Texas’ insurer of last resort for wind and hail coverage along the coast reports that 63 percent of claims from Hurricane Ike have been closed and that more than $519 million has been paid to policyholders so far.
Jim Oliver, general manager of the Texas Windstorm Insurance Association, recently told the group’s board of directors that 56,300 claims had been resolved and efforts to close the remaining Hurricane Ike claims have been ramped up to a higher intensity level.
“We have closed about 63% of all claims filed, which is a remarkable accomplishment given the magnitude of Ike,” Oliver said. “We are continuing to add qualified claims examiners who will review claim reports from adjusters, talk with policyholders and pay the claims. Telephone service remains a challenge for us. Many policyholders would rather talk to a TWIA claims examiner than their adjuster. We would prefer that our policyholders deal with their adjusters, who are visiting insured locations daily. However, we understand that policyholders want to talk to a TWIA representative so we will keep adding qualified claims professionals until we can fully accommodate our policyholder needs.
“TWIA has 43 adjusting firms, 1500 adjusters and 92 supervisors making contact with those who suffered property damage,” he added. “Our permanent staff in Austin has been working seven days a week since Ike made landfall. We will continue to work the necessary overtime until we can satisfy the needs of our policyholders.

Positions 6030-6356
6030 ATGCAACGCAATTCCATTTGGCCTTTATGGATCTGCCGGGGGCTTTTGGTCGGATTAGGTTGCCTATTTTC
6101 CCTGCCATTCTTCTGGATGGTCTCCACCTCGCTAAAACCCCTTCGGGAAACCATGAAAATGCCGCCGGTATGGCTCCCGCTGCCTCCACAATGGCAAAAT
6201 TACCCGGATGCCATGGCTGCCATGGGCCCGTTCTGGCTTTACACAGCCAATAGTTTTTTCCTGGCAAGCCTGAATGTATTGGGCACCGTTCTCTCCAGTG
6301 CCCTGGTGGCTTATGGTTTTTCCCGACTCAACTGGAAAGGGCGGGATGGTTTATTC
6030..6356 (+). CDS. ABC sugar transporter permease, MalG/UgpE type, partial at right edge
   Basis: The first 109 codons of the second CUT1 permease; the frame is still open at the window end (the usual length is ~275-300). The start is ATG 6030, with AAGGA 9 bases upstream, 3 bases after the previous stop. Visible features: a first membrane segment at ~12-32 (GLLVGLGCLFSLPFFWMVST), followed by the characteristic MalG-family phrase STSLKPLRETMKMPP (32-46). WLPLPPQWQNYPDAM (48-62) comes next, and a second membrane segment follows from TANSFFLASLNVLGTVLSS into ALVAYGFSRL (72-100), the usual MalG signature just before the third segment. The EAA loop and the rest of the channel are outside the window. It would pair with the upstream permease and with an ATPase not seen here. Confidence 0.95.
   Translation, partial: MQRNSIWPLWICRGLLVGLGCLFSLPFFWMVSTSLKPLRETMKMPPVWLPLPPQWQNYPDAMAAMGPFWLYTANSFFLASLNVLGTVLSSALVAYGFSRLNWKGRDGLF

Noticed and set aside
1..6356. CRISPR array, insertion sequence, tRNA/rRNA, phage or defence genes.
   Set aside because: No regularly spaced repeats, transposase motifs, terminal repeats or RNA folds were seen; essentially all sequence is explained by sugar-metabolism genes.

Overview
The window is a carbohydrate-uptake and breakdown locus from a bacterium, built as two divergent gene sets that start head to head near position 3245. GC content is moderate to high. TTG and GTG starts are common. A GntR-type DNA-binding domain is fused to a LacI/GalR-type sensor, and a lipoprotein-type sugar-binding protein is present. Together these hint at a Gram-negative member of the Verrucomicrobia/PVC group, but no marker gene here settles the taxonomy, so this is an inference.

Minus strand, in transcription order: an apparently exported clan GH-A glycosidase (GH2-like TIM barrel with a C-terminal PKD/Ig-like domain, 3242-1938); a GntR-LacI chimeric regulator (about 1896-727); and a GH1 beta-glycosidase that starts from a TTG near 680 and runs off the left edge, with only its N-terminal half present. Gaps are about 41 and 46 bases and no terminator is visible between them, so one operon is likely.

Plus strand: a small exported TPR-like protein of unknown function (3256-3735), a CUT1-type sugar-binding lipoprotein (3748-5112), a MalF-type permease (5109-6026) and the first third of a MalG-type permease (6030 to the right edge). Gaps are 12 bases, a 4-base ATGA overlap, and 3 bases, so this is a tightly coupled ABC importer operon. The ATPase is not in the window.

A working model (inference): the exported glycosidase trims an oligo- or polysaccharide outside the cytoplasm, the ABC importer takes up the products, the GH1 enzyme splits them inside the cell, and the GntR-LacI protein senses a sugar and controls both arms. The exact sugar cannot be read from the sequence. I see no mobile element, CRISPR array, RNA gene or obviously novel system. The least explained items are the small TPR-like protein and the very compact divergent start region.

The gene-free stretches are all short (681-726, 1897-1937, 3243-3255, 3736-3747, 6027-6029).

“We are receiving 125,000 – 150,000 phone calls per month,” Oliver told the TWIA Board. “Before we closed our mobile office in La Marque, over 9,000 policyholders sought assistance from us,” he said.
Oliver assured that “TWIA has more than enough financial resources to pay all covered claims for Hurricane Ike. The Association has $1.2 billion cash on hand and can access additional funds as needed to pay all claims.
“Hurricane Ike is unique in that there are many situations where it is difficult for adjusters to tell the damage that is caused by wind and covered under TWIA policies versus the damage caused by flood/surge that is not covered under TWIA policies. Oliver said. “TWIA claims personnel are trying to work with each policyholder to determine their covered loss. We want to pay all policyholders what they are owed as quickly as reasonably possible. However, there will be delays.
“We understand the frustration of the Ike victims and if there is a misunderstanding as to what we should pay, we encourage our policyholders to ask their contractors to meet with TWIA adjusters. The adjusters can review their estimates with the estimates from contractors and come to agreed settlement amounts,” Oliver advised.
“We will continue to adjust our processes and procedures and add qualified claims personnel to meet the challenges that this unique storm has presented us,” Oliver said. “We will find a way to serve each and every one of our policyholders,” Oliver stressed.
Source: Southwestern Insurance Information Service
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